Attack movie review: John Abraham's super soldier offers welcome break from chest-thumping nationalism
Attack movie review: John Abraham has returned as a soldier but this time, with more style than nationalism.
When there's John Abraham fighting it out on screen, you don't see anything beyond his flexing muscles and beefed up chest. And his latest big screen outing, Attack, gives you endless opportunities to fawn over his good looks and chiseled physique. John is often credited for carrying a film on his shoulders, however, with Attack, the actor and debutant director Lakshya Raj Anand took this a bit too seriously, as John, as a 'super soldier' is literally the single man out there, killing all the bad men. At one point, John single-handedly fights with and shoots down over a hundred terrorists, who have attacked the city. (Also read: Satyameva Jayate 2 movie review: John Abraham's triple role is three headaches rolled up in one film)
Attack is the story of a soldier Arjun Shergill (John Abraham) who suffers a terrible loss in a terrorist attack and ends up with permanent paralysis neck-down and is assigned a life on a wheelchair. Meanwhile, Dr Saba (Rakul Preet Singh) has been working on a futuristic scientific technology that can enable a paralysed person to stand up on their feet, and Arjun is deemed that right science bunny to undergo trial for India's first ever super soldier program. All this because the country needs to be saved from a terrorist mastermind who is on the lose. Just when Arjun successfully goes through the experiment, Parliament comes under siege and he is expected to save the city in the nick of time from a chemical bomb explosion. Can he make the impossible, possible with all the technology that's inside him?
For those who've often complained about Bollywood's lack of original scripts and innovation, Attack, to some extent, can give you an adrenaline rush for its novel idea (seen many times in Hollywood by now but still quite a fresh prospect for Bollywood). And some might find it plain bizarre and too unrealistic to even believe any of it. I remember when Anubhav Sinha's Ra One came and many felt it was a bit too hard to digest, don't be surprised if Attack also gives you similar vibes.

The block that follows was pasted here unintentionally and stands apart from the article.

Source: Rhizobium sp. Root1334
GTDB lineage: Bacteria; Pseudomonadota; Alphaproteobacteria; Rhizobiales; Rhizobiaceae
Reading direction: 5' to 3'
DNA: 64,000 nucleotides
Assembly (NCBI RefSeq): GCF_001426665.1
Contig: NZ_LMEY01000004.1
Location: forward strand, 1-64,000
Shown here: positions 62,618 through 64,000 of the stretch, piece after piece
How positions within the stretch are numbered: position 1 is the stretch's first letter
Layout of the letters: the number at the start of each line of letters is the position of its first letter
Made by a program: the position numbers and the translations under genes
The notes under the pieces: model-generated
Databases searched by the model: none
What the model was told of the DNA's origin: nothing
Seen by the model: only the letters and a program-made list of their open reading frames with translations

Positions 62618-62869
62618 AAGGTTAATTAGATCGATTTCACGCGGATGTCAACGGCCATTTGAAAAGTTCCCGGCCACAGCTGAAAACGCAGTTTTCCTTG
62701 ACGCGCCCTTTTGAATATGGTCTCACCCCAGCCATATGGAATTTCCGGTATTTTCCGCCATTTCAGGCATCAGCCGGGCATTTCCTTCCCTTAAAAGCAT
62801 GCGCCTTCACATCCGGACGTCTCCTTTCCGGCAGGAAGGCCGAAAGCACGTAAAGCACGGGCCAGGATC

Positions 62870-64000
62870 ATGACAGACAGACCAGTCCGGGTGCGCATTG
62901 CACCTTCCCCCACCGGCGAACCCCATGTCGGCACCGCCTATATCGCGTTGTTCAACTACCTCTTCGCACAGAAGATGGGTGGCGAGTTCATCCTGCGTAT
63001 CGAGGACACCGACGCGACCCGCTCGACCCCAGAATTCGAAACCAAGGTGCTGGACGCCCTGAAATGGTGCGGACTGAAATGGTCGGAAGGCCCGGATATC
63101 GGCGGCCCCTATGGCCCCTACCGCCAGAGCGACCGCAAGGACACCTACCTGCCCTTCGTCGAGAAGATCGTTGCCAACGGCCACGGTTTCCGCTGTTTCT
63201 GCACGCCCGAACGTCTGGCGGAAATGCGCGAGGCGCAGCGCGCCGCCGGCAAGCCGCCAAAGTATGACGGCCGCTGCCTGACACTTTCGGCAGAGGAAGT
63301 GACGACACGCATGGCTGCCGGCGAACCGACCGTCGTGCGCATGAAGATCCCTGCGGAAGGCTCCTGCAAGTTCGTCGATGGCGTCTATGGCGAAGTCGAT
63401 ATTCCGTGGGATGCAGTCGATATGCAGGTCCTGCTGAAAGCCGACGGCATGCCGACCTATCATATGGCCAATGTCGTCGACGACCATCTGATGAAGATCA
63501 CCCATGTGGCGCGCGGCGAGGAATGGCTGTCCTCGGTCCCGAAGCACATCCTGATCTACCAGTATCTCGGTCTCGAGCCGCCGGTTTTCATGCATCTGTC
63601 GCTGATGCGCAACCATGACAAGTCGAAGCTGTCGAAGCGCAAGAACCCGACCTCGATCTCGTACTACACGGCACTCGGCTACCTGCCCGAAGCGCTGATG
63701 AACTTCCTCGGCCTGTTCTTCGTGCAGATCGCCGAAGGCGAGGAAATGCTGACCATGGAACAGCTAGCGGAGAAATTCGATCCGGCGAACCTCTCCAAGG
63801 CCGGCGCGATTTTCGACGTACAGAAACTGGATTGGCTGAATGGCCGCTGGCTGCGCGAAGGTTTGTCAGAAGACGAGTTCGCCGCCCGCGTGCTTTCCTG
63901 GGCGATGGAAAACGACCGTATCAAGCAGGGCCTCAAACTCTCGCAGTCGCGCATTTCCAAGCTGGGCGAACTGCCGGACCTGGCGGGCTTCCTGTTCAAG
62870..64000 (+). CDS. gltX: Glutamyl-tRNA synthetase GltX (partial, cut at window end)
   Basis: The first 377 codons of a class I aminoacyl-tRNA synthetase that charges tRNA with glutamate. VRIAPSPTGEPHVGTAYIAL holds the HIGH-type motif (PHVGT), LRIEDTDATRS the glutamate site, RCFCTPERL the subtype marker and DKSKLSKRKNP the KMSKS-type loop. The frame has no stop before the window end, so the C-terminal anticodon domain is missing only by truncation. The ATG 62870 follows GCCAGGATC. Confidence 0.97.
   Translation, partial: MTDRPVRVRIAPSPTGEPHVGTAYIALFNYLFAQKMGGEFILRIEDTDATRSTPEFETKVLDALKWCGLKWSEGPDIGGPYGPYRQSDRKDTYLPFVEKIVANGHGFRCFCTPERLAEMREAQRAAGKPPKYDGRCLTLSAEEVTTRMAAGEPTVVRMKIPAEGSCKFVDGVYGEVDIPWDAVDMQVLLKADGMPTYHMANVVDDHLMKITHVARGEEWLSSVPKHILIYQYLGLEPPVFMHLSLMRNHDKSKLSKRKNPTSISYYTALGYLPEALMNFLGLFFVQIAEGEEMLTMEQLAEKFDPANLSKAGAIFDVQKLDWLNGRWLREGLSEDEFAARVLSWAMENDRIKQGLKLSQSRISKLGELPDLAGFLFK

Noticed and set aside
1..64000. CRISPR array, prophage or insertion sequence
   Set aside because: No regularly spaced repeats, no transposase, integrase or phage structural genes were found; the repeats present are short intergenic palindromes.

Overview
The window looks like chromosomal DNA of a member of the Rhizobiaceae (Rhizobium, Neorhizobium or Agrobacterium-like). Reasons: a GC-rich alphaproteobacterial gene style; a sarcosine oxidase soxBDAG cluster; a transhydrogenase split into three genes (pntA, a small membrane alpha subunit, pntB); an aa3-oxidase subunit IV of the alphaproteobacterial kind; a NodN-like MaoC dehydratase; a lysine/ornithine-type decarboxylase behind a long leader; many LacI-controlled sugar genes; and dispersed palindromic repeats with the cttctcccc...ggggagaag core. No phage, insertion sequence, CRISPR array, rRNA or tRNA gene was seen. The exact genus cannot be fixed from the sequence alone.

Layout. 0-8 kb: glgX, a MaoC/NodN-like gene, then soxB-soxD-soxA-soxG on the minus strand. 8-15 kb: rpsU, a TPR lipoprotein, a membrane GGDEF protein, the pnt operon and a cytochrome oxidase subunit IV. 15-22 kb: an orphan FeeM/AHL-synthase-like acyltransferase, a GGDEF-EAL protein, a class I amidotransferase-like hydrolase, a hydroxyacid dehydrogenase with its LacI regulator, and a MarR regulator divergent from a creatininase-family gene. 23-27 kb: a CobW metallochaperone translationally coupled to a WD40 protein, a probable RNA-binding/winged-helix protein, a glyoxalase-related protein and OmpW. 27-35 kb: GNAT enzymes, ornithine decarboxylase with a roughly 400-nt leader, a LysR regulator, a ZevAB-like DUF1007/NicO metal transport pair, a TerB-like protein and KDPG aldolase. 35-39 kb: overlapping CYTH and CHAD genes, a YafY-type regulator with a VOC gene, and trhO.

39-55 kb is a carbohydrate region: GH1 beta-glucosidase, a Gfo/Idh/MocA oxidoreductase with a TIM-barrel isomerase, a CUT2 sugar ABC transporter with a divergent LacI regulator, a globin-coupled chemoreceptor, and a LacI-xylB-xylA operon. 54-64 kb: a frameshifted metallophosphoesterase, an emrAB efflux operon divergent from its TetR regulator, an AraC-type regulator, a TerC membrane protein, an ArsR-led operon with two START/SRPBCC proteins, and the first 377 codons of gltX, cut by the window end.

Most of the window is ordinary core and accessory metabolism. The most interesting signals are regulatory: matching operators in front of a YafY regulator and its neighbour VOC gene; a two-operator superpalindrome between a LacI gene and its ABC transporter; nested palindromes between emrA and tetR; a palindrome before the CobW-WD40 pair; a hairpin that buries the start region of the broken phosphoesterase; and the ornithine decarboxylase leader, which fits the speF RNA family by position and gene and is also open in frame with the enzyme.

Director Lakshya Raj Anand, who has co-written the story with Sumit Batheja and Vishal Kapoor, has tried too hard to make this sci-fi action thriller break the clutter, and somehow, the film impresses and falters in parts. The film is crisply edited at less than two hours and doesn't lose pace even once. With a gripping narrative and edge-of-the-seat moments, it doesn't digress into needless subplots or song and dance sequences.
Clearly divided into two halves - a wheelchair bound John who gets transformed into a super soldier - Attack shows a soldier's duty to serve his nation with this new-age modern technologies. Thankfully, it never enters the territory of chest-thumping nationalism with heavyweight dialogues, clearly not too alien to John's filmography so far. The well crafted and beautifully shot action sequences are a visual treat. While humour is the last thing you'd expect in this narrative, I loved how the director has laced the story with elements of it through some characters and voices (no spoilers).
John looks seamless in his action hero avatar. This genre, for obvious reasons, comes naturally to him. He blends vulnerability with strength with ease and his physical prep, too, is visible on the screen throughout the film. Though I just felt the transition could have been a little more real. The way his character suddenly beefs up and looks fitter than ever before despite having been paralytic for long is a bit much to digest. Rakul delivers a convincing act and looks confident on-screen. Lakshya doesn't even attempt to bring depth of Saba's character. Jacqueline, too, in an extended cameo brings glam to the screen but an abrupt love story sees an equally abrupt end. Did you watch Bachchhan Paandey recently? Jacqueline seems to have mastered the art of getting fridged-- fall in love, dance to a song and die with a bullet's shot.
There are some fine actors like Ratna Pathak Shah (Arjun's mother) and Rajit Kapoor (home minister) but they've been barely given any room to perform. Rajit gets to plant some comic lines but that's about it.
To conclude, Attack is your high-on-action sci-fi flick which is slick and savvy. Watch it for John being at his best after a long time and don't care too much about the unrealistic world it takes you to.
Director: Lakshya Raj Anand
Cast: John Abraham, Rakul Preet Singh, Jacqueline Fernandez